259. All That Glitters
Work by Korngold performed by Alexi Kenney, violin and Dina Vainshtein, piano on March 6, 2016.
Korngold, Erich: Sonata for Violin and Piano in G Major, Op. 6
The piece we’ll hear on the podcast today was written when Erich Korngold was in his teens: his Violin Sonata in G Major, Op. 6. Why is this fascinating work, by such a promising composer, so little known today?
In the 1930s, Korngold’s life took a dramatic turn, as the Nazi regime began to rise to power in his native Austria. Korngold was Jewish, and he accepted an invitation to come the United States—a move that would dramatically alter the course of his career. Once here, he quickly achieved success writing scores for Hollywood. Then, as the 20th century moved on musically, his early concert works fell out of favor, seen as too melodic and Romantic.
But it is high time they got another hearing. Today, we’ll hear a recording from the Gardner Museum recital by young violinist Alexi Kenney and pianist Dina Vainshtein, recorded in March 2016—almost 100 years after the piece was written. Take a listen and see what you think: how does it stand the test of time?
258. Putting it to the Test
Works by Bach and Bartók performed by the Borromeo String Quartet and Yoo Jin Jang, violin and Renana Gutman, piano on August 14, 2016 and March 8, 2015.
Bach, Johann Sebastian: Preludes and Fugues from Well-Tempered Klavier Book 1 trans. Nicholas Kitchen: C Major, C Minor, E-flat Minor
Bartók, Béla: Violin Sonata No. 1, Sz. 75
Today’s podcast features two works that present tests of sorts—for the listener, the performer, the composer. Sharpen your ears and let’s get to it.
The Well-Tempered Clavier was likely written to test a few different things: the keyboard player’s technical skills; the advantages of equal temperament tuning, which enabled playing in every key; and also the listener’s ability to pick out the many, interweaving musical lines. Today, we’ll hear three movements from the WTC in a version for string quartet, created by violinist Nicholas Kitchen.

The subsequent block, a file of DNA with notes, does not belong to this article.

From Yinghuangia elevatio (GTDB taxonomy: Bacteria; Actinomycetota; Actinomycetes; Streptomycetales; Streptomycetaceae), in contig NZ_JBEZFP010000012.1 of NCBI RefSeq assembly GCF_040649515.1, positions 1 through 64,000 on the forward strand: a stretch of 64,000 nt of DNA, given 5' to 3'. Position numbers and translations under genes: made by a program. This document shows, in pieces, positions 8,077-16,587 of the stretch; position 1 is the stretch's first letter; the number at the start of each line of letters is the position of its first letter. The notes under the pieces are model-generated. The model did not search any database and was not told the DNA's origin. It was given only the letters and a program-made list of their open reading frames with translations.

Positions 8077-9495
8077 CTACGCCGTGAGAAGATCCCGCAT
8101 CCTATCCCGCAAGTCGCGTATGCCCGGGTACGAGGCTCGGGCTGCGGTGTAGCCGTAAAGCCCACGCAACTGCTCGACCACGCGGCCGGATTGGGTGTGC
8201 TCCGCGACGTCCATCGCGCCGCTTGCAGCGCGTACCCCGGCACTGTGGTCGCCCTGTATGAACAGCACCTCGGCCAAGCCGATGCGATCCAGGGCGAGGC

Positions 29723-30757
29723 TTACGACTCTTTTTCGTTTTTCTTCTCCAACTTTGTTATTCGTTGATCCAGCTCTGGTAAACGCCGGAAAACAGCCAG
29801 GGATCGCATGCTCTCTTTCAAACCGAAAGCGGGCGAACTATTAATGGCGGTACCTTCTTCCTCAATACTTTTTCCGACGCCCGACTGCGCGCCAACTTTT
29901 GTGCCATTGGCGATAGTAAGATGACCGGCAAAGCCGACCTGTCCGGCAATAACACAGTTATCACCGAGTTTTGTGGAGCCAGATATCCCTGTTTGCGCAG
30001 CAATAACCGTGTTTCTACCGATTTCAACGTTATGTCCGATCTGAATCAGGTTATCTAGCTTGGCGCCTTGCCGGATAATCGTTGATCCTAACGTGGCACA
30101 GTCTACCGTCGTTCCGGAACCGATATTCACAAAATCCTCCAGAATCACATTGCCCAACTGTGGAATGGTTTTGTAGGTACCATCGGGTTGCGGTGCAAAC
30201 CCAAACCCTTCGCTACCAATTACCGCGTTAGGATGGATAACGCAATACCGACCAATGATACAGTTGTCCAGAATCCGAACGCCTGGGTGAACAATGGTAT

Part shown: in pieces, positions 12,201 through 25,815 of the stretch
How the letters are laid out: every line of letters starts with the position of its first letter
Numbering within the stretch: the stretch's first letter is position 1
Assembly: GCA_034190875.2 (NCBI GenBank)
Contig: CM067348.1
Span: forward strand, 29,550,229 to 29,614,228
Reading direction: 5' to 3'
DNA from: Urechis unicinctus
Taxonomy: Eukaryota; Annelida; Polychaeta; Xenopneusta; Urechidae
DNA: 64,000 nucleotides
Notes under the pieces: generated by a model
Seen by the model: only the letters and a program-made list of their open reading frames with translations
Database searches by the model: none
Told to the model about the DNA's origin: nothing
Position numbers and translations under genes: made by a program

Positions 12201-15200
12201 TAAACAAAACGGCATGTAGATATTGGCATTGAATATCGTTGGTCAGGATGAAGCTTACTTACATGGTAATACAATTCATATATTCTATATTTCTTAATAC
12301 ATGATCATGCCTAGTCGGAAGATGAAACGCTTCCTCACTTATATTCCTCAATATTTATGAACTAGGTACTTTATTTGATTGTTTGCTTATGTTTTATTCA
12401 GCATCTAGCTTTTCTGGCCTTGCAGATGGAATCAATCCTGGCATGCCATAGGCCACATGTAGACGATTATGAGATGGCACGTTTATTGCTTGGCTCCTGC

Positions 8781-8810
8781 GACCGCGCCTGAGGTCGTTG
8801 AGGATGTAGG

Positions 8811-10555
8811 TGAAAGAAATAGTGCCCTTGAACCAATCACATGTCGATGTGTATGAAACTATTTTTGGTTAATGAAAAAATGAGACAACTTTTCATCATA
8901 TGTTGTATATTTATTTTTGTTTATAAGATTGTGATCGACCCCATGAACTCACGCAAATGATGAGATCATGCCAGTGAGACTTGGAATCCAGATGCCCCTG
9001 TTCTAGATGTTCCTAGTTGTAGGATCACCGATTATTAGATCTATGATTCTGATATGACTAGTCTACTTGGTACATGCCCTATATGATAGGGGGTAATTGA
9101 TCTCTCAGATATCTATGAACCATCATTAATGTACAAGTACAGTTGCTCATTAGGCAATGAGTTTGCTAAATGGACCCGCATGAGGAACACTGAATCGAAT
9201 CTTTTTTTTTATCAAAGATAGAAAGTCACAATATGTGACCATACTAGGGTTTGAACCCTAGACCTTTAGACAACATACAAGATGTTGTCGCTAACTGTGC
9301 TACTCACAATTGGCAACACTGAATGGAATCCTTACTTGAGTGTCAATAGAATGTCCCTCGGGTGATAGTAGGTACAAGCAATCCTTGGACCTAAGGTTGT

Bartok’s Violin Sonata No. 1, written in 1921, also pushed boundaries. Today, Bartok is perhaps best known for his explorations of Hungarian traditional music and his folk-tinged, dance-infused symphonies. But he also had a period, between the world wars, of audacious musical experimentation, and this work dates from those years. We’ll hear the piece second on the podcast, played by violinist Yoo Jin Jang and pianist Renana Gutman.
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Hands down the best classical podcast
An amazing find
This is one of the highest-quality and best-produced music podcasts out there, and, as someone else said here, they are addictive. Back in the day, I went to the ISGM concerts at the Tapestry Roomto listen live several times, unforgettable experiences all. With kids and life coming along, I can't get to such events as much, and this podcast is a worthy replacement.
Great Podcast for Classical Music.
I like the commentary input along with the great music that is played.